10/10

China’s top-grossing documentary of all time is about how great Xi Jinping is

Obsession
Propaganda
Obsession
Propaganda

A propaganda film about Xi Jinping’s push to make China great again has become the highest-earning documentary ever shown in the country.

Amazing China, a 90-minute documentary produced by China’s state broadcaster, touts China’s achievements in areas including science, technology, infrastructure, and military modernization since Xi came to power in 2012. It has grossed 270 million yuan ($42 million) in ticket sales since its release on March 2, surpassing a 2017 film about China’s surviving wartime sex-slaves to become the country’s biggest documentary of all time, according to data from researcher Entgroup.

The film is the latest example of how patriotic movies are an increasingly sure bet for box office success in China. Last year’s Wolf Warrior 2—which tells the story of a Chinese special forces agent saving a war-torn African country from the hands of Western mercenaries—is the country’s top-grossing film of all time. In second place is a recent film about the Chinese navy rescuing hostages from terrorists in a fictitious Arab nation, Operation Red Sea.

Amazing China also comes at a time when the personality cult of Xi—the most authoritarian Chinese leader in generations—is intensifying rapidly in China. The film was released a day before the opening of China’s biggest annual political gatherings, which saw the legislature pass a constitutional amendment that removes the term limit on the presidency, potentially paving the way for Xi to rule for as long as he desires. In the film, as the AFP news agency puts it, “every few minutes, Xi materializes to offer fresh wisdom and drive home the message.”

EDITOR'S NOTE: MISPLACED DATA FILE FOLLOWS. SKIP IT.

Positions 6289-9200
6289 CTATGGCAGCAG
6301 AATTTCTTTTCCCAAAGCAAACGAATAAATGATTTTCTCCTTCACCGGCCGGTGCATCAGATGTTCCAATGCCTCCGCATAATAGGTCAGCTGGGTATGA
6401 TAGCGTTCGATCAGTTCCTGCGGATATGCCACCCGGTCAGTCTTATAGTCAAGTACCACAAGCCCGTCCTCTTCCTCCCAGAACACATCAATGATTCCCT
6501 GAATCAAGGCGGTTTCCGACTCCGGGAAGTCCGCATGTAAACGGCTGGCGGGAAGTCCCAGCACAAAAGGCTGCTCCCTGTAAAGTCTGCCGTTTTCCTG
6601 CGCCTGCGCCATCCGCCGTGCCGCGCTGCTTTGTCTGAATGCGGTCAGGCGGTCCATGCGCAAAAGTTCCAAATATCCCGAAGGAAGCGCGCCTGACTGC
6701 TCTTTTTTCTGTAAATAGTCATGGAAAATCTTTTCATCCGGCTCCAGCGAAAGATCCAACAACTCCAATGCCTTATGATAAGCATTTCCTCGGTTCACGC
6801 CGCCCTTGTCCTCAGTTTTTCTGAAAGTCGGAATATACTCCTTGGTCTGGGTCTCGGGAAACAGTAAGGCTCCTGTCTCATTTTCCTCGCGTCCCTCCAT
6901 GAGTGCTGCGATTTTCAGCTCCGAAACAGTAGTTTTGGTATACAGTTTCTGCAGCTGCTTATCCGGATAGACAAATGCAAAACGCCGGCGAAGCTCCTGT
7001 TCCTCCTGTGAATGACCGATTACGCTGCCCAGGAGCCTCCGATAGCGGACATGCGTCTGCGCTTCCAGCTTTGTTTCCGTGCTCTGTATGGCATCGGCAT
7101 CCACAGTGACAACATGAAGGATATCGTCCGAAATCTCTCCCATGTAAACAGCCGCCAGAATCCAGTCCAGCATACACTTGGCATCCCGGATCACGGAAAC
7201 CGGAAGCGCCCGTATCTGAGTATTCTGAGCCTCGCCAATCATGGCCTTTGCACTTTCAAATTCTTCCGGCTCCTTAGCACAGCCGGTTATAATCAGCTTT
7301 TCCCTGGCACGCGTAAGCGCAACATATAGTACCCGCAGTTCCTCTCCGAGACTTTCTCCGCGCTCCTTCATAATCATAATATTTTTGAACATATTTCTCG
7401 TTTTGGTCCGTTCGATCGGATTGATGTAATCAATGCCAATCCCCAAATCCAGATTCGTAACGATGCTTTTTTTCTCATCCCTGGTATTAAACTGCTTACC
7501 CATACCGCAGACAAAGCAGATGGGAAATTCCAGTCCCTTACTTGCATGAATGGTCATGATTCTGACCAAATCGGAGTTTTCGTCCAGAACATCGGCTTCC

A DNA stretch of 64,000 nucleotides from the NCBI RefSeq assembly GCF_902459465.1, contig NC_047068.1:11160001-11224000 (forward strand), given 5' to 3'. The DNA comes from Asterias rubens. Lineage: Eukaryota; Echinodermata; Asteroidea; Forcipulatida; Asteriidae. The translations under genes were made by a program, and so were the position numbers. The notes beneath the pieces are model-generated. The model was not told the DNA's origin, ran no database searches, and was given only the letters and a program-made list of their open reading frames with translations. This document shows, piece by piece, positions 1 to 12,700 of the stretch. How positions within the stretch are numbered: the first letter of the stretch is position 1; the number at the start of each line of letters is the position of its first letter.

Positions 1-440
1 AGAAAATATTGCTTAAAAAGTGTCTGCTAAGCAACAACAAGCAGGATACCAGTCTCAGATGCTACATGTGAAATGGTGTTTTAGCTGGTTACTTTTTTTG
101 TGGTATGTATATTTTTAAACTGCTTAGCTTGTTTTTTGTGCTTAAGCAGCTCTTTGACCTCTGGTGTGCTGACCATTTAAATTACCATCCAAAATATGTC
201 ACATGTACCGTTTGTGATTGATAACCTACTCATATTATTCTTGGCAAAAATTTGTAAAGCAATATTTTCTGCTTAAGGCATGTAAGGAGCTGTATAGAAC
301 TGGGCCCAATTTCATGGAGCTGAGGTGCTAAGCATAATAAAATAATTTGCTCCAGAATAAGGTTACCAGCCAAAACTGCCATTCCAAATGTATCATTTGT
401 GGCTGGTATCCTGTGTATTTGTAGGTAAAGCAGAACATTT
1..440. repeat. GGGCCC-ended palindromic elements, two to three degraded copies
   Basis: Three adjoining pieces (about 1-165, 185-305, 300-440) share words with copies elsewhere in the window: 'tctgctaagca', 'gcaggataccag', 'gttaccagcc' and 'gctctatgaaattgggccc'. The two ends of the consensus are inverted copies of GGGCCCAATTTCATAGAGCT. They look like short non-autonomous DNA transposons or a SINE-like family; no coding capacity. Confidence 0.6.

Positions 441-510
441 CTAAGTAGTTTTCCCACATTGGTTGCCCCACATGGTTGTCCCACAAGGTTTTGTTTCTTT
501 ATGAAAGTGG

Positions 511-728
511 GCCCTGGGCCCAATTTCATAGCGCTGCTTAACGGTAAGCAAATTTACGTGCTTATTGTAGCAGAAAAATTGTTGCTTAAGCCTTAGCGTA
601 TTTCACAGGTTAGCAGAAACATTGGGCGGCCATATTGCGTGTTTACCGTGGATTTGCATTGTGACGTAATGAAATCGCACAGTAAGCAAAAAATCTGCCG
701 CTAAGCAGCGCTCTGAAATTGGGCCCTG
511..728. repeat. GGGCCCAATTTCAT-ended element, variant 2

Screenshot of Maoyan
Full house for an “Amazing China”afternoon screening in Shanghai on March 15. (Screenshot of Maoyan)

Mandatory screenings may have played a big part in Amazing China’s success—Hong Kong’s South China Morning Post reported that some state companies and government-affiliated organizations required employees to watch the film. Today (March 15), the film’s afternoon screenings at Shanghai’s major theaters are mostly fully booked, according to ticket-booking platform Maoyan—which is unusual for a workday.

On Maoyan, the film currently holds a 9.6/10 rating. But the more trustworthy movie-review site Douban disabled the comments and rating functions of the film.

On movie database IMDb, Amazing China is rated only 1/10 by around 70 moviegoers. “I cannot rate a zero star here in fact this so called movie worth it, it’s nothing but a propaganda makes you feel vomiting,” one commented. Another person joked that for the film’s efforts to burnish Xi’s image, it should be called “Amazing Winnie” rather than “Amazing China,” a reference to the way in which Chinese internet users have compared Xi with Winnie the Pooh.

The documentary is also part of the Communist Party’s drive to better engage China’s youth through its propaganda machinery. Videos featuring rap music, cartoon characters, and other elements of pop culture have been used in recent years to spread the party’s doctrine and ideology.

At the big political meetings this week, the party also created a new super-regulatory body governing media, entertainment, and online communications, a move that some argue could help China bolster its soft power abroad.

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